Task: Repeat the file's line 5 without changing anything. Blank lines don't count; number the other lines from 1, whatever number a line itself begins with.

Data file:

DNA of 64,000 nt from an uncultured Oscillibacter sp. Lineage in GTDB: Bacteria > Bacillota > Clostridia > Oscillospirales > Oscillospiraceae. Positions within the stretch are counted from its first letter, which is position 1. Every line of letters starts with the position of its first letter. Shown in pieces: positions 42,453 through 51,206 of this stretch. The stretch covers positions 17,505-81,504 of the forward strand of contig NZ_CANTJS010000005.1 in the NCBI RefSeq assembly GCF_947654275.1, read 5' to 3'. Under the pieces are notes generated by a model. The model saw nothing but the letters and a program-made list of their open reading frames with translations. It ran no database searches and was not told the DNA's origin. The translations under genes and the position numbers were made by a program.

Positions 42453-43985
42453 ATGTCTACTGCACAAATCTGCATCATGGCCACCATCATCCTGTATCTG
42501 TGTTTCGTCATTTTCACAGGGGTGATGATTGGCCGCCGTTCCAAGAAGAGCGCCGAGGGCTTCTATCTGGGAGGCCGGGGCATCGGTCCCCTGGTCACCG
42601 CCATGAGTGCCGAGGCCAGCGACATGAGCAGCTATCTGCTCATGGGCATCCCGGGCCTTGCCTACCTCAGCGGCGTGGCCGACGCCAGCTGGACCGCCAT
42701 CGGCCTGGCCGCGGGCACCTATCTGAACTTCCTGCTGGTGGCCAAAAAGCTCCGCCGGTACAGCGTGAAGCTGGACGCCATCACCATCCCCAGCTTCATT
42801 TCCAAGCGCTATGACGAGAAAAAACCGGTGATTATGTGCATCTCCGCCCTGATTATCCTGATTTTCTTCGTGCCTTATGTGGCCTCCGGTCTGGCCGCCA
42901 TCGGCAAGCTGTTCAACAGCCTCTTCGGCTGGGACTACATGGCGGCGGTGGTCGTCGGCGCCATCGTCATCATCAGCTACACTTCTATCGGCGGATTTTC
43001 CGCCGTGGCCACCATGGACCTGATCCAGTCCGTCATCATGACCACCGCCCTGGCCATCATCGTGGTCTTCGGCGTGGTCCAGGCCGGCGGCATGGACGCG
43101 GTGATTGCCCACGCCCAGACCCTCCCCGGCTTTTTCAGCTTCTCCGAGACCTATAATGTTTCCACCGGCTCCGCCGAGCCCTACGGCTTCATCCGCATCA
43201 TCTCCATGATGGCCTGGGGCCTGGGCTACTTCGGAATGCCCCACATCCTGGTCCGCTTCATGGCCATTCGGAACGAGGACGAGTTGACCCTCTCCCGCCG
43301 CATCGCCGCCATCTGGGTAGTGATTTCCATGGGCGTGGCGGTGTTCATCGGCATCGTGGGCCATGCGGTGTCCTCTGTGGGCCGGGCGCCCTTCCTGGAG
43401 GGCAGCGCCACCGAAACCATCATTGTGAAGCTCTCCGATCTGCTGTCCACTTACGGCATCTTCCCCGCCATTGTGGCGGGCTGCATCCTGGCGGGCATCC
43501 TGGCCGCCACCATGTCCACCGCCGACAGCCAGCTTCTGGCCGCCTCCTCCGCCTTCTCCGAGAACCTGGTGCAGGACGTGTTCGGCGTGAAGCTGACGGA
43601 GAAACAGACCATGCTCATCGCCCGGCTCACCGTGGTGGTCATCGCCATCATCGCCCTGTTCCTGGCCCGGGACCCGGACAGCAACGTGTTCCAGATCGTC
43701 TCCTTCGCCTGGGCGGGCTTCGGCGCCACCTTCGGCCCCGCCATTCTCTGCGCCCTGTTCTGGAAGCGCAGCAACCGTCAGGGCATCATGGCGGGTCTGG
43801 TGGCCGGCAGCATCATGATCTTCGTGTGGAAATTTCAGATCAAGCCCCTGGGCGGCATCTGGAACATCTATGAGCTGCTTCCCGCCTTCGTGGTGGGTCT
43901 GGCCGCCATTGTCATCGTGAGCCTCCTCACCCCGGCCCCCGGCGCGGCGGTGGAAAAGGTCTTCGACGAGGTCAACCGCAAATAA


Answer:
42601 CCATGAGTGCCGAGGCCAGCGACATGAGCAGCTATCTGCTCATGGGCATCCCGGGCCTTGCCTACCTCAGCGGCGTGGCCGACGCCAGCTGGACCGCCAT